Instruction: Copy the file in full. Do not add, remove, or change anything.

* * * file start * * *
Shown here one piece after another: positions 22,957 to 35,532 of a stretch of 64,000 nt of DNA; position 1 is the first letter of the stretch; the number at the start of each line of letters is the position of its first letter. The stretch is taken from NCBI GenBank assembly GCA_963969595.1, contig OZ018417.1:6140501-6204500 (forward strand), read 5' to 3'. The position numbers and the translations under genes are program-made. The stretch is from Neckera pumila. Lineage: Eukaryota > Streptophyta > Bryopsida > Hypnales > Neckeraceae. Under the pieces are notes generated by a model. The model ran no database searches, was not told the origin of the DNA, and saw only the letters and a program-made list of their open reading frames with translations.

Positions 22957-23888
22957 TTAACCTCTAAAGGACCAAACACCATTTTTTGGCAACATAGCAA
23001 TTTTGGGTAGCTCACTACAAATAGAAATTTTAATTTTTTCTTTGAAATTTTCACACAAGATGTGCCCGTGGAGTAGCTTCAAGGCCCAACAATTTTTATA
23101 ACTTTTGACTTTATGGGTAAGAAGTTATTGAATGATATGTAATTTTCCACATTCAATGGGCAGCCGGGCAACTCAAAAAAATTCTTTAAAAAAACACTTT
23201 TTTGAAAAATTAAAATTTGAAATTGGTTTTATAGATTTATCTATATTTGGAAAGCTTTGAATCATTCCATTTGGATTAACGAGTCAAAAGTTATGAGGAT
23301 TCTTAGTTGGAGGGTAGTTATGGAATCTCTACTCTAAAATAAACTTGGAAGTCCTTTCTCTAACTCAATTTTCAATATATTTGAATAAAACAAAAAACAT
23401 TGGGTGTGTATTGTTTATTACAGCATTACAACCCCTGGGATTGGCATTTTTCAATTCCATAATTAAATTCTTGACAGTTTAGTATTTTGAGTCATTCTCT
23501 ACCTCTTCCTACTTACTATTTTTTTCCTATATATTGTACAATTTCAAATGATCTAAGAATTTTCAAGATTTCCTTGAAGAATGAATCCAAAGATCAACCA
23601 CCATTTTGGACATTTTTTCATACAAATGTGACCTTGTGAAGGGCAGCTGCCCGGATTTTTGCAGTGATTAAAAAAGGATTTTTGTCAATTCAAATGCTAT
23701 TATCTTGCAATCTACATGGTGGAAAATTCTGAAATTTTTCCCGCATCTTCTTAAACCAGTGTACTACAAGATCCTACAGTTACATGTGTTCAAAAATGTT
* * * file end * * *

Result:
Shown here one piece after another: positions 22,957 to 35,532 of a stretch of 64,000 nt of DNA; position 1 is the first letter of the stretch; the number at the start of each line of letters is the position of its first letter. The stretch is taken from NCBI GenBank assembly GCA_963969595.1, contig OZ018417.1:6140501-6204500 (forward strand), read 5' to 3'. The position numbers and the translations under genes are program-made. The stretch is from Neckera pumila. Lineage: Eukaryota > Streptophyta > Bryopsida > Hypnales > Neckeraceae. Under the pieces are notes generated by a model. The model ran no database searches, was not told the origin of the DNA, and saw only the letters and a program-made list of their open reading frames with translations.

Positions 22957-23888
22957 TTAACCTCTAAAGGACCAAACACCATTTTTTGGCAACATAGCAA
23001 TTTTGGGTAGCTCACTACAAATAGAAATTTTAATTTTTTCTTTGAAATTTTCACACAAGATGTGCCCGTGGAGTAGCTTCAAGGCCCAACAATTTTTATA
23101 ACTTTTGACTTTATGGGTAAGAAGTTATTGAATGATATGTAATTTTCCACATTCAATGGGCAGCCGGGCAACTCAAAAAAATTCTTTAAAAAAACACTTT
23201 TTTGAAAAATTAAAATTTGAAATTGGTTTTATAGATTTATCTATATTTGGAAAGCTTTGAATCATTCCATTTGGATTAACGAGTCAAAAGTTATGAGGAT
23301 TCTTAGTTGGAGGGTAGTTATGGAATCTCTACTCTAAAATAAACTTGGAAGTCCTTTCTCTAACTCAATTTTCAATATATTTGAATAAAACAAAAAACAT
23401 TGGGTGTGTATTGTTTATTACAGCATTACAACCCCTGGGATTGGCATTTTTCAATTCCATAATTAAATTCTTGACAGTTTAGTATTTTGAGTCATTCTCT
23501 ACCTCTTCCTACTTACTATTTTTTTCCTATATATTGTACAATTTCAAATGATCTAAGAATTTTCAAGATTTCCTTGAAGAATGAATCCAAAGATCAACCA
23601 CCATTTTGGACATTTTTTCATACAAATGTGACCTTGTGAAGGGCAGCTGCCCGGATTTTTGCAGTGATTAAAAAAGGATTTTTGTCAATTCAAATGCTAT
23701 TATCTTGCAATCTACATGGTGGAAAATTCTGAAATTTTTCCCGCATCTTCTTAAACCAGTGTACTACAAGATCCTACAGTTACATGTGTTCAAAAATGTT